Record TV with laptop microphone jack (jack/jack cable)

Windows 7
Audacity 2.0.5
exe (not certain)

Dear Support!
I am attempting the following:

TV earphone jack ← jack/jack cable → laptop microphone jack

Backstory: i have an old functioning SEGA Master System II from around '91, and i would like to record the 16-bit music of a game, this seems the only possible way :smiley:

The funny thing is im halfway succeeded, since when i turn up the TV volume to maximum, the sound (music im trying to record) begins to mysteriously emanate from my laptop, really quietly, and i can assure it DOES NOT come from the SPEAKERS ! :astonished:
More mysteriously, in that case the quietly emanating sound (no idea where it comes from) plays correctly, however when i press Record in Audacity the result is always the same:

  • crunchy clipping like noise
  • i tried every possible permutation of volume on TV, as well as the Input Volume in Audacity, always same result, i assume its not actualy clipping
  • i set the Quality down to Fastest/Low Quality, sample rate and format much lower too
  • echo/‘canon’ effect: the sound is recorded doubly with 2 seconds delay…
  • it is definetely not the latency i did the click track test and adjusted Latency correction… (which wasnt 2 seconds, around 0.145, implying the issue at hand is of different source)

These problems are both absent with the magically appearing sound :confused: so i assume, that both the jack bays and my jack/jack cable is intact, and the issue occurs somewhere after the signal gets into my PC, so i would like to ask if You could advise something ? Is this possible, to put raw earphone jackoutline into laptop microphone jackinline, and record it with Audacity?
best regards

The Mic-In connection of your laptop is designed for an actual computer microphone or headset system such as this.

Or this.

Other connections will produced damaged sound or not work at all. Some laptops can be adjusted to work, but if you already tried, chances are good yours isn’t one of them.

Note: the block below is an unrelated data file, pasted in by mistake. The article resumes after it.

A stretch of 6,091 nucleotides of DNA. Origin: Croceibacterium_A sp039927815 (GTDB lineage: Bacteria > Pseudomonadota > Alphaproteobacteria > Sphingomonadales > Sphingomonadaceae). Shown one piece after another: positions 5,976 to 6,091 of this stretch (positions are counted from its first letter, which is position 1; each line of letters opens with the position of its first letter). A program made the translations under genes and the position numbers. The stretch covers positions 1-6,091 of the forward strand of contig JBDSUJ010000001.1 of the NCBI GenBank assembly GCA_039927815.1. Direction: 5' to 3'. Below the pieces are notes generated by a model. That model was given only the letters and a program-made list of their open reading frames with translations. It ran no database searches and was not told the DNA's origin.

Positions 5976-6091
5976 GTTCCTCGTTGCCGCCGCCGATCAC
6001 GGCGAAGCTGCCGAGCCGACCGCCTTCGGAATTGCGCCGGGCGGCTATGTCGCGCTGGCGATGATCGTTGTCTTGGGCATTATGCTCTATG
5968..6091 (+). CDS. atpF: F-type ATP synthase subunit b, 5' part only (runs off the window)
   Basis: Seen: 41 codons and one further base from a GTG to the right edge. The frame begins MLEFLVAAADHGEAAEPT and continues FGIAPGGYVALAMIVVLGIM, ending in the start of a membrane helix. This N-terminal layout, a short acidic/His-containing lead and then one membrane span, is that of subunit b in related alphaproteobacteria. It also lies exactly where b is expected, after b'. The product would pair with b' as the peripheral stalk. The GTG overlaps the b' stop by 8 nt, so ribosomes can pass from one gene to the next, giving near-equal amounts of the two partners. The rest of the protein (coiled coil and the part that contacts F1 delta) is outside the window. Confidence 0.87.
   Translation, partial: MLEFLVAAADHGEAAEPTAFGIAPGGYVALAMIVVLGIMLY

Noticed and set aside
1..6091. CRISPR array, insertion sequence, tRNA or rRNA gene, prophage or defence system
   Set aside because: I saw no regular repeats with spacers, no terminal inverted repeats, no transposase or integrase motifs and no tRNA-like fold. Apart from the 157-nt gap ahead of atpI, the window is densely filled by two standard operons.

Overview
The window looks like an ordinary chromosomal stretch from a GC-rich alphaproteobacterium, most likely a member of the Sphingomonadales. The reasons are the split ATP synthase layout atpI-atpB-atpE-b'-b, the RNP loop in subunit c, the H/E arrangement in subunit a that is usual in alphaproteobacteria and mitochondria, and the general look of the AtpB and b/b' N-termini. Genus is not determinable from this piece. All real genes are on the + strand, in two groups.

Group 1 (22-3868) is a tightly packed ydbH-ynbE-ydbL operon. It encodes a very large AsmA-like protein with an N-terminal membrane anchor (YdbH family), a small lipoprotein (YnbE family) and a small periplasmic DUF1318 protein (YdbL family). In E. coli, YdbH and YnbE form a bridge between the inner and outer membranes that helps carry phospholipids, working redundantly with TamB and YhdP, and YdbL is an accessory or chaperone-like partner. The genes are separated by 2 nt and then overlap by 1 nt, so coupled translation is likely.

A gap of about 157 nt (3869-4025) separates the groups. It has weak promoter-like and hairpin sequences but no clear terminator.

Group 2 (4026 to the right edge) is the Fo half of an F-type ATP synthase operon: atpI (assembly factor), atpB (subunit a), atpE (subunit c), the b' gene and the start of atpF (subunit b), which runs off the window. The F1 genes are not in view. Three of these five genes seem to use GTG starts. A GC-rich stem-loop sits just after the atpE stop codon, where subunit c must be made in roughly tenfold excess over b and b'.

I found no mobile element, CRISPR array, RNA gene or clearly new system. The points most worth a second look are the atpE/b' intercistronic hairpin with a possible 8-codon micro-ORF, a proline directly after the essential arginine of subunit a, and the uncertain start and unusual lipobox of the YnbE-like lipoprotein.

A headphone connection can be plugged in to a Stereo Line-In adapter such as the Behringer UCA-202.

This is one adapting my stereo sound mixer.

There are other adapters available.


Thanks for the really quick reply!

There is a small coil (indcutance) on the pip power connection of the mic input in your laptop. With the headphones out of the TV all the way up, the coil is probably vibrating as one channel goes to the power end.

This could potentially burn out the coil if the power from the TV is high enough and you let it run long enough…

Unless you could find a demodulator there is no way to get separate sound out, so you solution is probably the best/easiest way.

And, as Koz already stated, you need a line-in port on the laptop, or a USB audio adapter with a line-in. You’ll notice then that you don’t need to turn the TV up all the way, which should allow for better audio quality.

I’m also pretty certain that the sound from this console is 8-bit. 16 is CD quality audio :smiley:

Alright, thanks for the info, could you pls tell me if there is cheaper way/device to perform this tv-pc transfer? By name i should look for ‘demodulators’ or ‘audio adapters’ ? because what i found until now feels a bit off my course in price :smiley: :frowning: im not likely to ever get into professional levels of this, i use audacity for most basic stuff too, i really only need it to just do this single function…

The $30 UCA-202 is pretty basic. That and an adapter cable and you’re in. It’s the cheapest way I found that still does a good job.

Be careful not to fall for one of the ultra-cheap USB adapters such as the ICUSBAUDIO by Startech.

Turn a USB port into a Stereo Sound Card. Sounds terrific, doesn’t it? It doesn’t. It has a stereo headphone connection and a mono microphone connection. It’s not stereo Line-In. I use one of these for a microphone connection for minor recording jobs that don’t need a full studio.